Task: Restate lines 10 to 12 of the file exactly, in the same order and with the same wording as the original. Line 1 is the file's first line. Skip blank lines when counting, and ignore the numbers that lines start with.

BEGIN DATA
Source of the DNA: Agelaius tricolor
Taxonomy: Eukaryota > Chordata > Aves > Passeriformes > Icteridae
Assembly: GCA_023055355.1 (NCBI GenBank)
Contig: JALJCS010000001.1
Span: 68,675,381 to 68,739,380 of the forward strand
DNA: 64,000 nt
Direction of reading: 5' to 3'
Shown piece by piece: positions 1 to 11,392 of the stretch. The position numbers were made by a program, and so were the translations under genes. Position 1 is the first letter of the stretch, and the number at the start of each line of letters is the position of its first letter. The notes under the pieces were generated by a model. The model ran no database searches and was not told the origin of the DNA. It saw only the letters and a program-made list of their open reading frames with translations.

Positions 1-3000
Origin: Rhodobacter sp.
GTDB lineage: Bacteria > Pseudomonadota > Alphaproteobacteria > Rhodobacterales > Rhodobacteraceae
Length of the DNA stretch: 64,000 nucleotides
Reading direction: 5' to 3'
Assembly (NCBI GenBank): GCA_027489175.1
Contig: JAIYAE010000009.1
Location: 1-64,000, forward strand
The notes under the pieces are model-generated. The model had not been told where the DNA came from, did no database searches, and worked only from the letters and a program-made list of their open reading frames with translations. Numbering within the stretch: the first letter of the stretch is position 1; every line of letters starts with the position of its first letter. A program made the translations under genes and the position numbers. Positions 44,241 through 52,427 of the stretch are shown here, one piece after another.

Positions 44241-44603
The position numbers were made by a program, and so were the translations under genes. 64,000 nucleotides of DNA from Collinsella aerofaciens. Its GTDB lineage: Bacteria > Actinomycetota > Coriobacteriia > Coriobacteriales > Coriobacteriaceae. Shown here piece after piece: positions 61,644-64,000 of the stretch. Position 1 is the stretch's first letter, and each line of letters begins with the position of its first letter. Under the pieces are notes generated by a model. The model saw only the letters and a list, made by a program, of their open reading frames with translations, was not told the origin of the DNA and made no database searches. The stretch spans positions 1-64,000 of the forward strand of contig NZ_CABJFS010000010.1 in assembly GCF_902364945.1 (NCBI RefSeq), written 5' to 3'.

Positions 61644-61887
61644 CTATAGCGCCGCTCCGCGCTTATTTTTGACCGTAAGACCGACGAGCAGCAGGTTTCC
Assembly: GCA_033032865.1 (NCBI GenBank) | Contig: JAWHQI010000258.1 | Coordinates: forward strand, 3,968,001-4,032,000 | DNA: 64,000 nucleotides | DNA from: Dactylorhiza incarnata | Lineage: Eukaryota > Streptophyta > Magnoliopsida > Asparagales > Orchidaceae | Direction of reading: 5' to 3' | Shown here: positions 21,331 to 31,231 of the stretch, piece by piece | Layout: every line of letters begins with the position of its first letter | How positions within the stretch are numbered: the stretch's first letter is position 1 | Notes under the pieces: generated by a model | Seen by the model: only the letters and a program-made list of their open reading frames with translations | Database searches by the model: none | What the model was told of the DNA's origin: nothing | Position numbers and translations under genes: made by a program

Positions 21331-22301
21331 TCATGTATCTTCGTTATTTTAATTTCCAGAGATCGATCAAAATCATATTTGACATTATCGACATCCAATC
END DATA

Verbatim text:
Origin: Rhodobacter sp.
GTDB lineage: Bacteria > Pseudomonadota > Alphaproteobacteria > Rhodobacterales > Rhodobacteraceae
Length of the DNA stretch: 64,000 nucleotides